LANSING — A report issued today by the state’s auditor general that outlines multiple instances of neglect, understaffing and a callous disregard for residents and their families at the Grand Rapids Home for Veterans underscores the need for immediate, corrective action and for the establishment of a veterans ombudsman’s office to handle concerns and complaints. According to the report, the home is routinely understaffed, and workers at the facility falsely claimed to follow up on patient alarms. The report also found that the home failed to respond to allegations of abuse and neglect, instead of investigating the occurrences and holding negligent employees accountable.
“It’s simply unacceptable that we allow our veterans to be treated this way,” Brinks said. “It is clear that the care of the residents at the Grand Rapids Home for Veterans is not what it should be, and the people who are entrusted with their care are downplaying or hiding these incidents rather than making the situation right. No one would want their parent or grandparent to live in such an environment, and we should not allow the men and women who served our country to live under these conditions, either.”
According to the report:
- Location and fall alarm checks failed to take place 43 percent of the time and 33 percent of the time, respectively — however, the incidents were reported as if checks had occurred 100 percent of the time and 96 percent of the time, respectively.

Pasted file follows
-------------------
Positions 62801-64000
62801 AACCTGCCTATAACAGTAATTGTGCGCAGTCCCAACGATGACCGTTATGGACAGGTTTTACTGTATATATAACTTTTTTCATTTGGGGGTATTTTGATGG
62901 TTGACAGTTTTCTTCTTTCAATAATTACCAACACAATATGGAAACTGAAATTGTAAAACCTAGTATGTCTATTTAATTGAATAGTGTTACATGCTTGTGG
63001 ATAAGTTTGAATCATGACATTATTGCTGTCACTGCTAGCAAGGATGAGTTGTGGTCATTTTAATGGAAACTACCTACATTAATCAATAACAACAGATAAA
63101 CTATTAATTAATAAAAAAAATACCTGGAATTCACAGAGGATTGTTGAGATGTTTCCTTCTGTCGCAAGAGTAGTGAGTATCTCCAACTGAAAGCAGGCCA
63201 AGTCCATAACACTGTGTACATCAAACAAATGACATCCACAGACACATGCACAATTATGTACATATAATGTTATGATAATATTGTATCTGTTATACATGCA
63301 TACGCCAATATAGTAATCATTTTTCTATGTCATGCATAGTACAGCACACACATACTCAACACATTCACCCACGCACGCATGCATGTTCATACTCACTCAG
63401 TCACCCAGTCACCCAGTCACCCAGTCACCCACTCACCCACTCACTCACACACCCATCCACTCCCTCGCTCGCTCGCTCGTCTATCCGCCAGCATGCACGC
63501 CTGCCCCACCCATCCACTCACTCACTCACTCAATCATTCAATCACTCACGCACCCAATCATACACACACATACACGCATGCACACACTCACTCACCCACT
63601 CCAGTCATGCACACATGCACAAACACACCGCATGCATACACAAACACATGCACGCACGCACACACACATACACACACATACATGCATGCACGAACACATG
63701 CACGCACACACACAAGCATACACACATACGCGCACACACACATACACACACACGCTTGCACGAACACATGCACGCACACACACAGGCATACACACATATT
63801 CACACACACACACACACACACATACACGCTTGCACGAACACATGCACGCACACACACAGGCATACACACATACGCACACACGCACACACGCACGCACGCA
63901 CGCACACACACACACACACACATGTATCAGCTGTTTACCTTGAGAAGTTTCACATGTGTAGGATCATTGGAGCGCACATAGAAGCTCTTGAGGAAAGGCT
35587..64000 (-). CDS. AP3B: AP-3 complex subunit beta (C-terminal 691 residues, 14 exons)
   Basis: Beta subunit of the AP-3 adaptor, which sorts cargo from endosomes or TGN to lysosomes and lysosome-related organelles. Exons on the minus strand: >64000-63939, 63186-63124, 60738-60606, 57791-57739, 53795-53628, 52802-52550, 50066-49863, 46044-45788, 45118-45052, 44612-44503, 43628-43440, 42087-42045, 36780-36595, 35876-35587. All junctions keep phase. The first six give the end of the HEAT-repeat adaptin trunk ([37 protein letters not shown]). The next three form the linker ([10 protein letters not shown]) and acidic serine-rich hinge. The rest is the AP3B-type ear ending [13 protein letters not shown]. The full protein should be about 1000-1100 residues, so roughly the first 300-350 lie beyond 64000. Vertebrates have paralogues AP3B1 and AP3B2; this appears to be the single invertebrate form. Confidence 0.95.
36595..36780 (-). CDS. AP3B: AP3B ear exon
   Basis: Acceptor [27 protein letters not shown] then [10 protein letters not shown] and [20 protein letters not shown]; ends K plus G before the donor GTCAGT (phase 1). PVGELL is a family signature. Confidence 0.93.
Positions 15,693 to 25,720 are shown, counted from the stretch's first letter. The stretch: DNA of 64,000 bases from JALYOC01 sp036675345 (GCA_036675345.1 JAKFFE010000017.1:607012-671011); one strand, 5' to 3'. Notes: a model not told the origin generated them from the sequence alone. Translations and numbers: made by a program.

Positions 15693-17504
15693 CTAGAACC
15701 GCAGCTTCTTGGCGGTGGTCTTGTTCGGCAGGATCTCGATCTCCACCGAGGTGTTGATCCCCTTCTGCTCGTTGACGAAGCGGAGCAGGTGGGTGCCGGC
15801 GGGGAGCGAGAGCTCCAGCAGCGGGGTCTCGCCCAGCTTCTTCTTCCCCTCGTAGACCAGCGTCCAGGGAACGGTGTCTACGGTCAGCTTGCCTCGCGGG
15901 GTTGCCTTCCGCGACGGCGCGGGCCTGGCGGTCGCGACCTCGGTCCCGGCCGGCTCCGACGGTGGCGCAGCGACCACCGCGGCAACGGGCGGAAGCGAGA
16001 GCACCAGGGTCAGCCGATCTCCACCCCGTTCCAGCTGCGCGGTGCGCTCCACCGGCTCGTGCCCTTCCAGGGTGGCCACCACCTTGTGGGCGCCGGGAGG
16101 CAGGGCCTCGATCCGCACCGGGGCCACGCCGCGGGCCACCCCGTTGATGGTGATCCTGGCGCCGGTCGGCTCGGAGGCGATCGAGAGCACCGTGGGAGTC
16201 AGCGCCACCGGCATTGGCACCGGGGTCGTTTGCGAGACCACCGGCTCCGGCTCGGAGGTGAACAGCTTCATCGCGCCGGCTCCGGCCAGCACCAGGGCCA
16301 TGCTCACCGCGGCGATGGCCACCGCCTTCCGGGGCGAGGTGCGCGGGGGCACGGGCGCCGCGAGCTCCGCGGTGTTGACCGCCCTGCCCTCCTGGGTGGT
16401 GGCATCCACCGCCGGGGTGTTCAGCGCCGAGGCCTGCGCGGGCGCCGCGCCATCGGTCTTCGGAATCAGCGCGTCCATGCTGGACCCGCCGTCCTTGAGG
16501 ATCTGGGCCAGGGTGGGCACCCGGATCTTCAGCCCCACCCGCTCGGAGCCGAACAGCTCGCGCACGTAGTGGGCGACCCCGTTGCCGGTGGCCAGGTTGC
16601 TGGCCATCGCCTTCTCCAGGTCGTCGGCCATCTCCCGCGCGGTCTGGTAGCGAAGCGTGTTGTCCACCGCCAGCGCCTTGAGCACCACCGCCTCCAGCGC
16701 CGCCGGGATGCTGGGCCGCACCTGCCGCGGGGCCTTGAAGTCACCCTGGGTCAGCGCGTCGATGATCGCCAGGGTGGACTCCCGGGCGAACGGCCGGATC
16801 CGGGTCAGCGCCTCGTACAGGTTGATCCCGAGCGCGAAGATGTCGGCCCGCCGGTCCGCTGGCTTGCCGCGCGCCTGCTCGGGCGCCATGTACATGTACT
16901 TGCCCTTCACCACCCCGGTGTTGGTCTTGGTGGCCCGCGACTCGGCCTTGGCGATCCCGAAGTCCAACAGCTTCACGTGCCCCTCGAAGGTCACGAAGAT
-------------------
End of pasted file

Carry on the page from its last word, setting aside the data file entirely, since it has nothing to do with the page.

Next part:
- The staffing contractor failed to meet adequate staffing guidelines 81 percent of the time in a four-month period, with shortages of as many as 22 people per day.
- Allegations of neglect and abuse were routinely ignored. Nine of 10 complaints alleging abuse or neglect weren’t forwarded to the director of nursing, and 91 percent of complaints in the 23-month period covered by the audit were referred to the manager of the department under complaint, rather than a supervisor or administrator outside the department.
- Medications were often not distributed according to care plans. During the 23-month period of the audit, 39 percent of nonnarcotic prescriptions were refilled late or more than five days early.
“We really must start demanding better for our veterans,” Brinks said. “I have been working on resolving the patient care concerns at the home since I entered the Legislature three years ago, because providing the best care possible for our veterans should be a priority.”
In an effort to improve patient care at the Grand Rapids Home for Veterans, Brinks introduced House Bill 5088 in November 2015, which would create the office of Michigan Veterans’ Facility Ombudsman. That office would be tasked with investigating and resolving problems encountered by the residents, family and friends at the Grand Rapids Home for Veterans and D.J. Jacobetti Home for Veterans in Marquette. The bill has yet to receive a hearing before the House Government Operations Committee.
“I urge my colleagues to hold a hearing on this proposal and to establish an ombudsman’s office to serve our veterans and their families,” Brinks said. “The auditor general’s report makes it clear that our veterans are enduring substandard care, and even neglect. They’ve already waited too long for our help, and we owe it to them to take action now.”